The said decision is an authority for the proposition that the place from where an appellate order or a revisional order is passed may give rise to a part of cause of action although the original order was at a place outside the said area. When a part of the cause of action arises within one or the other High Court, it will be for the petitioner to choose his forum.
The view taken by this Court in U.P. Rashtriya Chini Mill Adhikari Parishad, Lucknow (supra) that situs of issue of an order or notification by the Government would come within the meaning of expression 'cases arising' in clause 14 of the (Amalgamation) Order is not a correct view of law for the reason hereafter stated and to that extent the said decision is overruled. In fact, a legislation, it is trite, is not confined to a statute enacted by the Parliament or Legislature of a State, which would include delegated legislation and subordinate legislation or an executive order made by the Union of India, State or any other statutory authority. In a case where the field is not covered by any statutory rule, executive instruction issued in this behalf shall also come with within the purview thereof. situs of office of the Parliament, Legislature of a State or authorities empowered to make subordinate legislation would not by itself constitute any cause of action or cases arising. In other words, framing of a statute, statutory rule or issue of an executive order or instruction would not confer jurisdiction upon a court only because of the situs of the office of the maker thereof.
When an order, however, is passed by a Court or Tribunal or an executive authority whether under provisions of a statute or otherwise, a part of cause of action arises at that place. Even in a given case, when the original authority is constituted at one place and the appellate authority is constituted at another, a writ petition would be maintainable at both the places. In other words as order of the appellate authority constitutes a part of cause of action, a writ petition would be maintainable in the High Court within whose jurisdiction it is situate having regard to the fact that the order of the appellate authority is also required to be set aside and as the order of the original authority merges with that of the appellate authority.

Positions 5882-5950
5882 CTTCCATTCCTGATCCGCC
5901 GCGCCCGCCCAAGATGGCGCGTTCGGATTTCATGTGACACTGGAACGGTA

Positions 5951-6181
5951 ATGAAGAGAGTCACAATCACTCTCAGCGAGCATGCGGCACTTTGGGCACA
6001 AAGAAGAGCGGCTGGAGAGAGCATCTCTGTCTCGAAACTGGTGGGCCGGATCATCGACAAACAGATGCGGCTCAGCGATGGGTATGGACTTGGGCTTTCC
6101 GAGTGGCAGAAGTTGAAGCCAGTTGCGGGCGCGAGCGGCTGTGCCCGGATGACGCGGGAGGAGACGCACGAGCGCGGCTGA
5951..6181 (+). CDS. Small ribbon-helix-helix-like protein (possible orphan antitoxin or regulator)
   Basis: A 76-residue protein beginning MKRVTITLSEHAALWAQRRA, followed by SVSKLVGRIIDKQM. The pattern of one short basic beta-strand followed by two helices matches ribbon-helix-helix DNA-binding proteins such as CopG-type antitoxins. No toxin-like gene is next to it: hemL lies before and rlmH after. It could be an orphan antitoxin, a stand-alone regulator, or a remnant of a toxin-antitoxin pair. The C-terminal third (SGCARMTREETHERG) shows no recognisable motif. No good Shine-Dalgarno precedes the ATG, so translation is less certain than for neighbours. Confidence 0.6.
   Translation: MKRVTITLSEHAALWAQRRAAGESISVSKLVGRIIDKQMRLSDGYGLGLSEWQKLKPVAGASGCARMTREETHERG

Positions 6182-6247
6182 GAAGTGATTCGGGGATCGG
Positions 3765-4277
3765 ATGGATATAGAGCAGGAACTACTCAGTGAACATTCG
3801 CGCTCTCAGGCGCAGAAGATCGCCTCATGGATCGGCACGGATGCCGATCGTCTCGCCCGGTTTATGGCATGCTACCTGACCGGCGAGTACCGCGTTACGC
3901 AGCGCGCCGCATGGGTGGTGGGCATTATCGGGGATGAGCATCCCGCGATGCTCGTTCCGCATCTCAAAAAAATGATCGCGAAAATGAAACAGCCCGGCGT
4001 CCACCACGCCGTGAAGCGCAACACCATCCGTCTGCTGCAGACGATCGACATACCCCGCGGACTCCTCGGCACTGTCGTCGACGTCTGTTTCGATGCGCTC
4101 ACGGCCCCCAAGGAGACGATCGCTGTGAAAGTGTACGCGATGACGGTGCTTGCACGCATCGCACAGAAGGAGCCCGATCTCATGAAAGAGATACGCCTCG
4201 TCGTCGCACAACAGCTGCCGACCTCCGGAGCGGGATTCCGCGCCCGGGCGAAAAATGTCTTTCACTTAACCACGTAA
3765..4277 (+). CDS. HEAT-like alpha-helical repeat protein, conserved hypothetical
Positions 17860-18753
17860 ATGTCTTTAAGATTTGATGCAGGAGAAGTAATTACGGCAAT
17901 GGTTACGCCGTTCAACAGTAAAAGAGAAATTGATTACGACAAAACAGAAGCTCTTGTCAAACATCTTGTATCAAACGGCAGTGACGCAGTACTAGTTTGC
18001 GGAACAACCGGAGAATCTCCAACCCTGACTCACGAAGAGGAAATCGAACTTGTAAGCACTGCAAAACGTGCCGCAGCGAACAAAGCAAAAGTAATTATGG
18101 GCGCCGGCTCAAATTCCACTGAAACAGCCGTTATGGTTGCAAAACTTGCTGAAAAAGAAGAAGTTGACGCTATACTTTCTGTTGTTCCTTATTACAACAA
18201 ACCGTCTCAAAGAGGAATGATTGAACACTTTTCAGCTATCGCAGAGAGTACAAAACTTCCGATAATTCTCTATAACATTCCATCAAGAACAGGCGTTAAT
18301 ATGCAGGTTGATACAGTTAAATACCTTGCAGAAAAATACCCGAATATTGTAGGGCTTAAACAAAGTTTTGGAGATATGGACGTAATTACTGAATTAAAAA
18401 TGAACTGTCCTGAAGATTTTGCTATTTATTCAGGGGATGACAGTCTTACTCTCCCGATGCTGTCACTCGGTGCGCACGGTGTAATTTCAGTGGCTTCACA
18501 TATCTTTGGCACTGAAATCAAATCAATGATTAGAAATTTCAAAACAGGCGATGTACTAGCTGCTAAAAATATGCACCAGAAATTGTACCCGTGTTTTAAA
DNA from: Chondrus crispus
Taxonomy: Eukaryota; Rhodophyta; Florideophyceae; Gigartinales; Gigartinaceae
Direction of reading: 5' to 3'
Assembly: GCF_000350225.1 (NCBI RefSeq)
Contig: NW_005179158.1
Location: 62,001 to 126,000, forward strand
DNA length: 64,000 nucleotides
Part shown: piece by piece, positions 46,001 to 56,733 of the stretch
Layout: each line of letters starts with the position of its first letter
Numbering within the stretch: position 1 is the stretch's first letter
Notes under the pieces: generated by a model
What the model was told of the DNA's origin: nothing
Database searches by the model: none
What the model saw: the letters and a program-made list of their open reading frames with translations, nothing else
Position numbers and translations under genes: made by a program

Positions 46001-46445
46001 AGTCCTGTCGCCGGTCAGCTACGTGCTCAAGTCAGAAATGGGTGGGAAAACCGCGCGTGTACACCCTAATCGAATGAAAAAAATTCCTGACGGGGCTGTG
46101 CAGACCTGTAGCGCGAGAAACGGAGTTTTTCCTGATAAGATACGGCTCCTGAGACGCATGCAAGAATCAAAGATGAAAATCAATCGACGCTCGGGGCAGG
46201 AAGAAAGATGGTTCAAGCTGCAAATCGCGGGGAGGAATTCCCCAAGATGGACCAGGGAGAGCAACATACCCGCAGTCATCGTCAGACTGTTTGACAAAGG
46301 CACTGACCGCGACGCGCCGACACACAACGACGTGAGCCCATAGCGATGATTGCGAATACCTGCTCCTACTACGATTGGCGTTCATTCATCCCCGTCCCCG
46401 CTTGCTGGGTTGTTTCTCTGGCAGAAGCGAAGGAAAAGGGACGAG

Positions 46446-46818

Another [(1961) 2 SCR 828] whereupon the learned counsel appearing on behalf of the appellant placed strong reliance was rendered at a point of time when clause (2) of Article 226 had not been inserted. In that case the Court held that the jurisdiction of the High Court under Article 226 of the Constitution of India, properly construed, depends not on the residence or location of the person affected by the order but of the person or authority passing the order and the place where the order has effect. In the latter sense, namely, the office of the authority who is to implement the order would attract the territorial jurisdiction of the Court was considered having regard to Section 20(c) of the Code of Civil Procedure as Article 226 of the Constitution thence stood stating :
"...The concept of cause of action cannot in our opinion be introduced in Art. 226, for by doing so we shall be doing away with the express provision contained therein which requires that the person or authority to whom the writ is to be issued should be resident in or located within the territories over which the High Court has jurisdiction.
It is true that this may result in some inconvenience to person residing far away from New Delhi who are aggrieved by some order of the Government of India as such, and that may be a reason for making a suitable constitutional amendment in Art. 226. But the argument of inconvenience, in our opinion, cannot affect the plain language of Art. 226, nor can the concept of the place of cause of action be introduced into it for that would do away with the two limitations on the powers of the High Court contained in it." In view of clause 2 of Article 226 of the Constitution of India now if a part of cause of action arises outside the jurisdiction of the High Court, it would have jurisdiction to issue a writ. The decision in Khajoor Singh (supra) has, thus, no application.
Forum Conveniens We must, however, remind ourselves that even if a small part of cause of action arises within the territorial jurisdiction of the High Court, the same by itself may not be considered to be a determinative factor compelling the High Court to decide the matter on merit. In appropriate cases, the Court may refuse to exercise its discretionary jurisdiction by invoking the doctrine of forum conveniens.
(See Bhagar Singh Bagga v. Dewan Jagbir Sawhany, AIR 1941 Cal; Mandal Jalan v. Madanlal, (1945) 49 CWN 357; Bharat Coking Coal Limited v. M/s Jharia Talkies & Cold Storage Pvt. Ltd. (1997) CWN 122; S.S.Jain & Co. & Anr. v. Union of India & Ors. (1994) CHN 445; M/s. New Horizon Ltd. v. Union of India, AIR 1994 Delhi 126) Conclusion For the aforementioned reasons, there is no merit in this appeal which is dismissed accordingly. No costs.